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Quantum Information

In quantum mechanics, quantum information is physical information that is held in the "state" of a quantum system. The most popular unit of quantum information is the qubit, a two-state quantum system. However, unlike classical digital states (which are discrete), a two-state quantum system can actually be in a superposition of the two states at any given time.

Quantum information differs from classical information in several respects, among which we note the following:

  • It cannot generally be read or duplicated without disturbance (no cloning theorem).
  • There can exist superpositions of different values; quantum information processing can be exponentially more efficient than classical algorithms, as one state can exist in superposition of all possible states at once.

However, despite this, the amount of information that can be both stored and retrieved in a single qubit is equal to one bit. It is in the processing of information (quantum computation) that a difference occurs.

The ability to manipulate quantum information enables us to perform tasks that would be unachievable in a classical context, such as unconditionally secure transmission of information. Quantum information processing is the most general field that is concerned with quantum information. There are certain tasks which classical computers cannot perform "efficiently" (that is, in polynomial time). However, a quantum computer can compute the answer to some of these problems in polynomial time; one well-known example of this is Shor's factoring algorithm. Other algorithms can speed up a task less dramatically - for example, Grover's search algorithm which gives a polynomial speed-up over the best possible classical algorithm.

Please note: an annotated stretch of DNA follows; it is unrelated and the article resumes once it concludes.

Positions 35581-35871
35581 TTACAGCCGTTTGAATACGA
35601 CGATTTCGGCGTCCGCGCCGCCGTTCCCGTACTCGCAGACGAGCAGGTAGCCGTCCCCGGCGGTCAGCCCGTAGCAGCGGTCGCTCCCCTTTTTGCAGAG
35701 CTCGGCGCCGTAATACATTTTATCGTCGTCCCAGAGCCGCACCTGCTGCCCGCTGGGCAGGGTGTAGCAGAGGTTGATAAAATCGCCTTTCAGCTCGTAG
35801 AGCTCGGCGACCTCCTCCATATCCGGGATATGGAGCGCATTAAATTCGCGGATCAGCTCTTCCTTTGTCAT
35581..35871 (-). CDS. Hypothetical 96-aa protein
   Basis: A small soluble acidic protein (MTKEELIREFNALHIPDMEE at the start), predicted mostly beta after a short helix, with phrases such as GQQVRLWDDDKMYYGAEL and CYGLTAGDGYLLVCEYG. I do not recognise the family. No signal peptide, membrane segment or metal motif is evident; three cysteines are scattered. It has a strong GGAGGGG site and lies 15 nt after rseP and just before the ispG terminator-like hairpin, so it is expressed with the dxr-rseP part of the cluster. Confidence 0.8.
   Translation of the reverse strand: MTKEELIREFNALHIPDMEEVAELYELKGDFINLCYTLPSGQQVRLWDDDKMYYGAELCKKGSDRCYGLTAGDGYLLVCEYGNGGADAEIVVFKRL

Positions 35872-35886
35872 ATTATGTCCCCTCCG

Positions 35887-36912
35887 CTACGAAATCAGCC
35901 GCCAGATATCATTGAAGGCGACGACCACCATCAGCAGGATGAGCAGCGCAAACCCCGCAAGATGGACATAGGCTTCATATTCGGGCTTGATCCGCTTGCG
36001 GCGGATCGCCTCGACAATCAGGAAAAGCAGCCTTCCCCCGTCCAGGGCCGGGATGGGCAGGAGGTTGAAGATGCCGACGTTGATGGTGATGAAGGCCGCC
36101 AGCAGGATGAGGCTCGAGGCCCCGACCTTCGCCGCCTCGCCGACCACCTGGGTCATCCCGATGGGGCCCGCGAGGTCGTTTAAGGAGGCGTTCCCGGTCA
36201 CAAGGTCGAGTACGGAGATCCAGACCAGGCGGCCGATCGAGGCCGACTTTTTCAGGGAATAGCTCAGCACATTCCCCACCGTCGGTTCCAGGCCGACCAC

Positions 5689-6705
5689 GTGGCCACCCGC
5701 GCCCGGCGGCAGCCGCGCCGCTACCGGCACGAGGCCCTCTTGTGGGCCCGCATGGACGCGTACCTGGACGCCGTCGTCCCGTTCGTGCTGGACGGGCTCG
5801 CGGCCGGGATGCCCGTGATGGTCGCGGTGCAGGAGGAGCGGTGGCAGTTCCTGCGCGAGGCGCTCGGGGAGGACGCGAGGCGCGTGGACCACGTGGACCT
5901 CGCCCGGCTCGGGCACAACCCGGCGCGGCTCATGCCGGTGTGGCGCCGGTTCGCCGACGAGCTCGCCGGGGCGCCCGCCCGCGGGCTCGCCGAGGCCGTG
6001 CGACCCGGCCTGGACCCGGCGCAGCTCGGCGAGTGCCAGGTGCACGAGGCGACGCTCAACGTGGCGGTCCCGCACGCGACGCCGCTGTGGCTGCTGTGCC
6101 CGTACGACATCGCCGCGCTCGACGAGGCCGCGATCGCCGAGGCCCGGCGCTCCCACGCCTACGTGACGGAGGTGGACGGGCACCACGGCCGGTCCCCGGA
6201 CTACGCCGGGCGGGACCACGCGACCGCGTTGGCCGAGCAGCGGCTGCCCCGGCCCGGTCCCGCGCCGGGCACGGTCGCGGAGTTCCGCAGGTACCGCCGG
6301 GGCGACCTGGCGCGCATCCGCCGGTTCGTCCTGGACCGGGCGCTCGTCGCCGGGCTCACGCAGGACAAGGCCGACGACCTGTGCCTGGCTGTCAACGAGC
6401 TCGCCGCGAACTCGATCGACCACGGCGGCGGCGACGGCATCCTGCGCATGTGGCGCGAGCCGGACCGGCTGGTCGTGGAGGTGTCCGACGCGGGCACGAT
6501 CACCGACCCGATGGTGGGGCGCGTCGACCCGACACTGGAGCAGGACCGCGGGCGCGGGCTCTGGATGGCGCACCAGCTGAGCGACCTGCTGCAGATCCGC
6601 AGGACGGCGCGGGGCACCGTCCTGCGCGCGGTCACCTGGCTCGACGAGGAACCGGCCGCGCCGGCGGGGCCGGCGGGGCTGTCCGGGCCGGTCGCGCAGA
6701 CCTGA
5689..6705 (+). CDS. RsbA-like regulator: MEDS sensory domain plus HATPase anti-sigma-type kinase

Quantum information, and changes in quantum information, can be quantitatively measured by using an analogue of Shannon entropy. Given a statistical ensemble of quantum mechanical systems with the density matrix S, it is given by

-\operatorname{Tr}(S \ln S).

Many of the same entropy measures in classical information theory can also be generalized to the quantum case, such as the conditional quantum entropy.

See also

External links and references

  • Center for Quantum Computation - The CQC, part of Cambridge University, is a group of researchers studying quantum information, and is a useful portal for those interested in this field.
  • Qwiki - A quantum physics wiki devoted to providing technical resources for practicing quantum information scientists.
  • Charles H. Bennett and Peter W. Shor, "Quantum Information Theory," IEEE Transactions on Information Theory, Vol 44, pp 2724-2742, Oct 1998
  • Institute for Quantum Computing - The Institute for Quantum Computing, based in Waterloo, ON Canada, is a research institute working in conjunction with the University of Waterloo and the Perimeter Institute on the subject of Quantum Information.
  • Quantum information can be negative


Quantum computing
Qubit | Quantum circuit | Quantum computer | Quantum cryptography | Quantum information | Quantum programming | Quantum teleportation | Quantum virtual machine | Timeline of quantum computing
Nuclear magnetic resonance (NMR) quantum computing
Liquid-state NMR QC | Solid-state NMR QC
Photonic computing
Nonlinear optics | Linear optics QC | Non-linear optics QC | Coherent state based QC
Trapped ion quantum computers
NIST-type ion-trap QC | Austria-type ion-trap QC
Silicon-based quantum computing
Kane quantum computer
Superconducting quantum computing
Charge qubit | Flux qubit | Hybrid qubits

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